MJ: But the Supreme Court hasn’t been willing to hear Second Amendment challenges since the Heller decision. Why would that change with a new justice?
AG: The Supreme Court gets to choose which cases they want to take, and the way they choose is through a vote. People write a petition for a writ of certiorari, or a cert petition, and if four of the nine vote to take up the case, the court takes the case. There have been a lot of cert petition denials on gun cases. In the last term, there were two. For one of them, Peruta v. San Diego—which challenged restrictions on California’s concealed-carry permit issuing process—[Justice Clarence] Thomas was so upset about the cert rejection that he wrote a dissent to the decision to not take up the case, which is really unusual. He wrote up a long statement saying he thinks the court is not taking Second Amendment cases and is disfavoring the right. Only one other justice signed onto his dissent: Justice Neil Gorsuch [President Trump’s first SCOTUS pick].
I think Judge Kavanaugh could become the fourth vote [along with Gorsuch, Thomas, and either Justice Samuel Alito or Chief Justice John Roberts]. So his presence on the court means it’s quite likely the court will start taking more of these cases.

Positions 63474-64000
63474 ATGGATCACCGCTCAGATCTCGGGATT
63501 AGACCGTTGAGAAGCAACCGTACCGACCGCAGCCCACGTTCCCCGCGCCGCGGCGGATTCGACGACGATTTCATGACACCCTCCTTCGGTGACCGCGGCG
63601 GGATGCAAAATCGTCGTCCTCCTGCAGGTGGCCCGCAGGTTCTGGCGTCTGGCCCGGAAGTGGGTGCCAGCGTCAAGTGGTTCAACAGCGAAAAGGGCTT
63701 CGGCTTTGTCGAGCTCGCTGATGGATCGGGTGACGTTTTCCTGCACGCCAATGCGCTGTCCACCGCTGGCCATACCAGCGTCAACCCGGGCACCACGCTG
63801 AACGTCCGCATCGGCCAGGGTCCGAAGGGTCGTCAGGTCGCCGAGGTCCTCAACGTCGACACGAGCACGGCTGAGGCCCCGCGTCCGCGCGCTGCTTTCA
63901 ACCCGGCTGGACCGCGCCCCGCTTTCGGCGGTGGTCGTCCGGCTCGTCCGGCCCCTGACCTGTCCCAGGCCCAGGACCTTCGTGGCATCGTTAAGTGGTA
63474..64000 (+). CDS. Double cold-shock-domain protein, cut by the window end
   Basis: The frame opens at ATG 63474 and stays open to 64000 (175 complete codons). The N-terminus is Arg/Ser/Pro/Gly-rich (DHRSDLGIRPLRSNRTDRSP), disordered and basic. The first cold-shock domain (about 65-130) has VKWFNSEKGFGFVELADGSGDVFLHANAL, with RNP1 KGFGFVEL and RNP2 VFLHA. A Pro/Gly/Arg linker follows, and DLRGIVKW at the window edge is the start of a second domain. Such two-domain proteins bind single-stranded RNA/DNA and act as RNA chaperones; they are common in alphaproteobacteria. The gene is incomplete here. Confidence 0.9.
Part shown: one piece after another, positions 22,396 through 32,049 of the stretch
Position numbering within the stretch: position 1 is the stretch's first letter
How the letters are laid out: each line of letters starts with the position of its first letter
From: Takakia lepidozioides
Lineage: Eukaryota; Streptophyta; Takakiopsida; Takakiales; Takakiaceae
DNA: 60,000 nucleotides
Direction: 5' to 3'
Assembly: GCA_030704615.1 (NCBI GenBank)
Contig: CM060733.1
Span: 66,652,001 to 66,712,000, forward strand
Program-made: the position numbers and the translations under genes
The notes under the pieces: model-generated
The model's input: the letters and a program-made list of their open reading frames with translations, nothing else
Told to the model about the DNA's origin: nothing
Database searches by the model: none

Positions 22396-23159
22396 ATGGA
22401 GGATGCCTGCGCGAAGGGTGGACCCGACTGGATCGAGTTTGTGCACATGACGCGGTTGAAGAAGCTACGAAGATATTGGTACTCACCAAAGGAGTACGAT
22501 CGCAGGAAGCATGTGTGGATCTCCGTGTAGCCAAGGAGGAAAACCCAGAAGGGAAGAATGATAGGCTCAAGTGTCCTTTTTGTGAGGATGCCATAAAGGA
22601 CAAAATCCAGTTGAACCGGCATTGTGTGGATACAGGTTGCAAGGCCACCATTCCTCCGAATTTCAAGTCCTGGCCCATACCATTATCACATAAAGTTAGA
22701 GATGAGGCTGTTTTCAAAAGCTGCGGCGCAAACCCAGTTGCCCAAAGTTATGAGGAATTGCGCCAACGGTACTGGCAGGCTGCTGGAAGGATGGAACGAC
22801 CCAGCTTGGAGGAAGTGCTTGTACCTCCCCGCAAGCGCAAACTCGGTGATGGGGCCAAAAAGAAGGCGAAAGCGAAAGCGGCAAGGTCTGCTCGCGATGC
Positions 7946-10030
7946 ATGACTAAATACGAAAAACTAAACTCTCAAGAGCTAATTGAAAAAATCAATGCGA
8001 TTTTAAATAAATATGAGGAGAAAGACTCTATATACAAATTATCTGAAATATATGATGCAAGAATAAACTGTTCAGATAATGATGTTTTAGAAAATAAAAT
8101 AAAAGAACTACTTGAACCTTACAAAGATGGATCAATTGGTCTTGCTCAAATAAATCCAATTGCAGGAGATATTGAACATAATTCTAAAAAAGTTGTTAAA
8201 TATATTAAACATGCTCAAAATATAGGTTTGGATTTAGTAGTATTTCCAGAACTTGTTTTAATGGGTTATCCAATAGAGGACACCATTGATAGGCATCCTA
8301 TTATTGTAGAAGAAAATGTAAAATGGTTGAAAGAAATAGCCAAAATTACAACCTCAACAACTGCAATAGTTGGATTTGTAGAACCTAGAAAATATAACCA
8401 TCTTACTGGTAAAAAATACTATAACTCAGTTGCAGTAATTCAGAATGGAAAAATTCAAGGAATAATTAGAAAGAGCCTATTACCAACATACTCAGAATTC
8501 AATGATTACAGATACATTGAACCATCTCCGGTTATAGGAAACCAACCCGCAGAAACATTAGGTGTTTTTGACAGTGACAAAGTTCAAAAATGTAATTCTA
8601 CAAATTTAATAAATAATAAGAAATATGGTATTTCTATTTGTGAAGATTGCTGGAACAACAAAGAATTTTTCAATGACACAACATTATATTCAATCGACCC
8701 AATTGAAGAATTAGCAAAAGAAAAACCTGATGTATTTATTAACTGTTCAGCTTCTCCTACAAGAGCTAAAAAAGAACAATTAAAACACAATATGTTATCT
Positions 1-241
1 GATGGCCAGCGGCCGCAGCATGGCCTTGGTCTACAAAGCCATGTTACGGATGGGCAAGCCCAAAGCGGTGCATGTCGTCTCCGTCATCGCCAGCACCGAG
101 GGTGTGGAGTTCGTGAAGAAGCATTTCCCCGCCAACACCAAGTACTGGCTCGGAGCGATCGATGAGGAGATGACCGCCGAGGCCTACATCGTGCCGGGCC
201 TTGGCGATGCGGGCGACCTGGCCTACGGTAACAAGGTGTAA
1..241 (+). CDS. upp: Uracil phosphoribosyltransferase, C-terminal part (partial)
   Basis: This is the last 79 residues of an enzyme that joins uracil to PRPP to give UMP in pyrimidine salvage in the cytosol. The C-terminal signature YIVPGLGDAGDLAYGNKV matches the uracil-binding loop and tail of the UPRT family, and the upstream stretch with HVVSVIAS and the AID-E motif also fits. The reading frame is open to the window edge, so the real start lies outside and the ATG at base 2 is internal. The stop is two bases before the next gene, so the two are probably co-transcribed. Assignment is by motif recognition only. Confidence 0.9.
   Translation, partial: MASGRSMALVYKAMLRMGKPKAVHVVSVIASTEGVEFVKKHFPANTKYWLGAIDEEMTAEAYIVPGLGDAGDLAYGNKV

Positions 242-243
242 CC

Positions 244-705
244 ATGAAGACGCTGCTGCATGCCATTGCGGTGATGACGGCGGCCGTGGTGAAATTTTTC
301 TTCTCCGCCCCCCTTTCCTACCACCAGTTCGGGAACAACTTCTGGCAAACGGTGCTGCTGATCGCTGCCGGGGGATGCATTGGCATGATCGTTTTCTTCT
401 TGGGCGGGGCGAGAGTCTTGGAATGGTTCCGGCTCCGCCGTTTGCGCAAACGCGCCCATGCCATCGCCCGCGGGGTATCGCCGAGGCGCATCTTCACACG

MJ: And then, of course, there are the challenges that haven’t made their way to higher courts yet, right?
AG: We’ve got this strange schism in the United States, especially since the Sandy Hook Elementary School massacre. Some states have passed laws that keep their citizens safer from gun violence. Blue states—like Massachusetts, Connecticut, New York, New Jersey, California, Maryland—have passed sensible gun laws to expand background checks, or ban assault weapons, or require you to take a course before you can get a concealed-carry permit, things that fit into the category of “common sense” gun laws. The gun lobby has challenged every single one of those laws. States have passed more than 50 new gun laws since the Parkland school shooting, and I expect to see more than 50 new lawsuits. That’s the pattern that we’ve seen for years. To be fair, that’s true on the other side as well. We see some red states pass gun laws that put people at greater risks, particularly on this question of who can carry guns, and gun control groups like us mount lawsuits against them.